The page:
How Late in the Year Can You Plant Grass Seed?
There is no better time to sow grass seed than late summer or early fall. But watch the calendar. Seeding too late in the fall can backfire on you.
Did you think that the best time for planting everything is in spring? Surprise! Grass seed, for one, has a much better chance for survival if you wait until early fall. Read on to learn why, plus pro tips for successful fall grass planting.
Note: Seeding times vary depending upon where you live. Content expressed here reflects recommendations for Northern lawns (north of Interstate 70) when seeding cool-season grasses, like Kentucky bluegrass, fine fescue and perennial ryegrass. Timing will vary by several days or even weeks with the arrival of winter being different in each region. With all this talk of fall seeding, you might be wondering: Does grass grow in winter? If you live in a warm region, the answer might be yes, but it you live somewhere with cold winters, you’ll need to seed early.
Why Plant Grass Seed in the Fall?
Late summer and early fall are the best times to reseed your lawn or to establish a new one.
- Soil temperature: During this time soil temperatures are warm enough to trigger instant seed germination. Spring soil can still be too cold to get seeds to germinate. This is why seeding a lawn in the spring is generally not a good idea. Seeds can rot if they lay in cold soil for weeks without germinating. Grass seed germinates and establishes quickly when late summer and early fall soil temperatures are in the upper 60s or low 70s F.
- Air temperature: Ambient temperatures are important, too. By late summer, nighttime air temperatures begin to cool. This gives new seedlings a break from warmer daytime temperatures that are equally important to promote shoot and root growth as photosynthesis production is in high gear. Cool nighttime conditions also help minimize disease activity that can completely wipe out tender new sprouts in just hours.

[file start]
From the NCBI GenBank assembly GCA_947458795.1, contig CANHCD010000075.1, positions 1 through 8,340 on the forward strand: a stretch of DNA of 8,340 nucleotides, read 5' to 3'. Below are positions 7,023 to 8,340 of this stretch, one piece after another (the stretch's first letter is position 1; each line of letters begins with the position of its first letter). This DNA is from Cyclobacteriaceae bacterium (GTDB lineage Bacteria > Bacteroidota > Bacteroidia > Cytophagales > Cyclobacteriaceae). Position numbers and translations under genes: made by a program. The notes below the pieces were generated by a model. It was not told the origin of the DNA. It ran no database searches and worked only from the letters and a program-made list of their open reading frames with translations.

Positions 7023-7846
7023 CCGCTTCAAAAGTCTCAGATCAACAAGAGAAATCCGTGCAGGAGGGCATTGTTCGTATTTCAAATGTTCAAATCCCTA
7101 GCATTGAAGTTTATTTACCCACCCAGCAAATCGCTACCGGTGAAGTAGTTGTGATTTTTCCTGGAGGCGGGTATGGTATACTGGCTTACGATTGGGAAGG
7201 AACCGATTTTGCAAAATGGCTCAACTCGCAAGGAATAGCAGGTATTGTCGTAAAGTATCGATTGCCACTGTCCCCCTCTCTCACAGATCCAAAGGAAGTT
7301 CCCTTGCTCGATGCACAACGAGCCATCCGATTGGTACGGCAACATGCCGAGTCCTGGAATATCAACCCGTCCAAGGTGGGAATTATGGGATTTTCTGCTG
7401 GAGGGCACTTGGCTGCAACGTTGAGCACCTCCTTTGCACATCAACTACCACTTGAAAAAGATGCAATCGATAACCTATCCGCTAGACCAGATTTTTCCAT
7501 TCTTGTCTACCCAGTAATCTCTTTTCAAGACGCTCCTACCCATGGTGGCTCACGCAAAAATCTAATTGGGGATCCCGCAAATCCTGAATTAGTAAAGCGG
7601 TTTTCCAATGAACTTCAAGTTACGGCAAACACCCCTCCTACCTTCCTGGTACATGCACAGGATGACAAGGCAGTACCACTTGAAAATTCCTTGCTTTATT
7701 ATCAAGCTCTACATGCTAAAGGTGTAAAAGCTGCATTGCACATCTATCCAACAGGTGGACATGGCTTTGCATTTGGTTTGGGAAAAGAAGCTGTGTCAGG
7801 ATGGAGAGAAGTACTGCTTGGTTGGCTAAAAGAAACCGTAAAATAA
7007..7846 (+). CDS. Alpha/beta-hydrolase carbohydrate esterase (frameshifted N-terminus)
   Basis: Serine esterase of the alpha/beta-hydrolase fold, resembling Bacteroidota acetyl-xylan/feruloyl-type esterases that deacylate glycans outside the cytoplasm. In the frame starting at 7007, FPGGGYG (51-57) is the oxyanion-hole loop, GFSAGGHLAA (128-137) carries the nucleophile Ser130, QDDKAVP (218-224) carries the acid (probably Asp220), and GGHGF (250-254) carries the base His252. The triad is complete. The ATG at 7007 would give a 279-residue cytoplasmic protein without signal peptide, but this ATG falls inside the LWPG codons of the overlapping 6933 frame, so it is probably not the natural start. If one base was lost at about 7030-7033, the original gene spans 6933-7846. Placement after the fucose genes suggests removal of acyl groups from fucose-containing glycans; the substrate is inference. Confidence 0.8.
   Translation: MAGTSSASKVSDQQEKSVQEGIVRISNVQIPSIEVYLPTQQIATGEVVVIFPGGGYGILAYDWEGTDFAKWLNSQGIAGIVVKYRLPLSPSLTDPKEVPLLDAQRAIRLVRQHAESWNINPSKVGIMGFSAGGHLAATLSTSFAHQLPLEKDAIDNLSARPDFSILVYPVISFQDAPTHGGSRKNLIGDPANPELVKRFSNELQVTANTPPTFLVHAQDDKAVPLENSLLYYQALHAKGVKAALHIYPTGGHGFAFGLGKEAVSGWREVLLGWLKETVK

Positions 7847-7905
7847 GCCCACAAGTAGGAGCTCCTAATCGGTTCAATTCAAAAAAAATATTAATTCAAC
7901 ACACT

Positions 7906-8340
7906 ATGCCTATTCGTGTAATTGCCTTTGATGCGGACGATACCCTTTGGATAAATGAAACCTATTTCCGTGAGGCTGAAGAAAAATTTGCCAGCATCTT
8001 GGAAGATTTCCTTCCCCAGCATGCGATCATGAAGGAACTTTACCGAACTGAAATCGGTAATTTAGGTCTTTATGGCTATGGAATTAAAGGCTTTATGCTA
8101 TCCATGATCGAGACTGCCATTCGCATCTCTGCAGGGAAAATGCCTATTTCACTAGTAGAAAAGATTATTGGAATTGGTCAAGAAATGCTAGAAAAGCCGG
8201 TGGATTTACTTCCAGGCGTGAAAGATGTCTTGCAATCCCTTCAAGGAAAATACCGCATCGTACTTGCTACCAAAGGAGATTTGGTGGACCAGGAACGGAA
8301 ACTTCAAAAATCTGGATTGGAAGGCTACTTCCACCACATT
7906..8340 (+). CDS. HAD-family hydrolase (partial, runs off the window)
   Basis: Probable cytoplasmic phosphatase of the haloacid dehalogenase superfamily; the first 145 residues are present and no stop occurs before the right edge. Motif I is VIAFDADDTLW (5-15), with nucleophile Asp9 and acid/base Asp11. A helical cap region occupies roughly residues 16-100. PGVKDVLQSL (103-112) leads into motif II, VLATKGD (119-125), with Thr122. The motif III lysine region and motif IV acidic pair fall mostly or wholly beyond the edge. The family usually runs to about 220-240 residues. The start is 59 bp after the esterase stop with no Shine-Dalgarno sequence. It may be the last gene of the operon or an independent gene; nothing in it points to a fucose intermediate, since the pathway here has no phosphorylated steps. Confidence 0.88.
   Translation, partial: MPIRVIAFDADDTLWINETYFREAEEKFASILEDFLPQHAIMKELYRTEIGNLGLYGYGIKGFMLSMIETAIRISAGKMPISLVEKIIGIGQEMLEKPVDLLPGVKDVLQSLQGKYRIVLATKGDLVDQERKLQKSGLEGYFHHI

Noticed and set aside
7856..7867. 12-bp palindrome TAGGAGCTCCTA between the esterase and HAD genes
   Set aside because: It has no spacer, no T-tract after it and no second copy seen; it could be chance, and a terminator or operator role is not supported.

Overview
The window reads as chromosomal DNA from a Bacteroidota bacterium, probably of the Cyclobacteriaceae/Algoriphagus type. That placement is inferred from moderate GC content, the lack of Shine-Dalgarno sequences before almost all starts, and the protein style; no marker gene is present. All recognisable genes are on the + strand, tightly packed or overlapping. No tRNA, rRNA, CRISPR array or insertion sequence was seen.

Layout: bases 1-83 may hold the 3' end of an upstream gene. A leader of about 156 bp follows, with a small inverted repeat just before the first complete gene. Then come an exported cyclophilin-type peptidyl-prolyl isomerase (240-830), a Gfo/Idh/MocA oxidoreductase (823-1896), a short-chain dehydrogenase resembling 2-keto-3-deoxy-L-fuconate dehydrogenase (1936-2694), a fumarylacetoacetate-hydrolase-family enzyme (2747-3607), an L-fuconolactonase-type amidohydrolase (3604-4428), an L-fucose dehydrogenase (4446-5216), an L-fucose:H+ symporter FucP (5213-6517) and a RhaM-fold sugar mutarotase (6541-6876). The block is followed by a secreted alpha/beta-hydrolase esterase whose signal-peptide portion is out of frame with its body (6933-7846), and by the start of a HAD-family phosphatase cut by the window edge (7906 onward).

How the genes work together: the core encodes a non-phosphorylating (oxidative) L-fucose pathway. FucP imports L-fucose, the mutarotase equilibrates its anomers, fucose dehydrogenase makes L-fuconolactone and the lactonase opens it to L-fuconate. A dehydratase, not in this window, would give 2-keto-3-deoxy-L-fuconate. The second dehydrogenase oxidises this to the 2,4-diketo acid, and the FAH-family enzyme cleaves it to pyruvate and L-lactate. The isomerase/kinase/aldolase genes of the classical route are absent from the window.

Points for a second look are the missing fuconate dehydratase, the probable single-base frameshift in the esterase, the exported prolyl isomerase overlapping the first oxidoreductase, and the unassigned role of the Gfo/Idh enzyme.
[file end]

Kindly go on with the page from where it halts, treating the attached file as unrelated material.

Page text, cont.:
- Weeds: Weed competition is extremely low toward the end of the growing season, too. In spring, it seems every weed seed in your lawn is popping out of the ground. These newly sprouted weeds compete with new grass seedlings for water, sunlight and space. They usually grow quicker than lawn seed, so they can easily smother new seedlings and prevent them from establishing. By late summer and early fall, lawn weeds, like crabgrass, have quit growing. This gives your lawn seed a better chance to find the space, water and nutrients to sprout and grow.
How Late Can You Plant Grass Seed?
This will depend on where you live. The farther south you live, the later you can sow fall grass seed. If you live near the Canadian border, you’ll be seeding a good six to eight weeks earlier than you would in Kansas City. The trick is to give your new seedlings plenty of time to germinate, establish and mature before harsh winter weather arrives. If you wait too long, the first hard frost could severely damage or kill tender new seedlings that have just emerged from the soil. A good rule of thumb is to have mowed your newly seeded lawn at least twice before winter weather takes its grip. Like the rest of your lawn, new grass seedlings need to go dormant and harden off before the ground freezes and the snow arrives.
For example, if you live in Chicago, where the first hard frost generally occurs around Oct. 25, you would be wise to have your lawn seeded by September 15. This will give those new seeds adequate time to germinate, establish and be mowed a couple of times before Old Man Winter arrives. The entire process from seeding to a second mowing could be as long as eight weeks, so plan ahead!
Waiting too late will not allow new seedlings to properly establish and mature and this can create a situation where you’ll be tempted to reseed again in the spring when conditions are less than perfect.
Top Seeding Tips for Planting Grass in Fall
- Research your seed mixture options. Typically the higher the price the better the seed. This is not the time to skimp.
- Prepare the soil before sowing the seed. Loosen the soil by scratching the surface lightly with a garden tool or bow rake.
- Sow the recommended amount of seed, apply a quality starter fertilizer and gently scratch both into the top one-quarter inch of soil. No deeper.
- Keep the newly seeded area moist during seedling establishment and four to six weeks after. This will ensure those tender new seedlings grow into a thick, healthy turf.
- Apply a second application of starter fertilizer 30 to 45 days after seeding.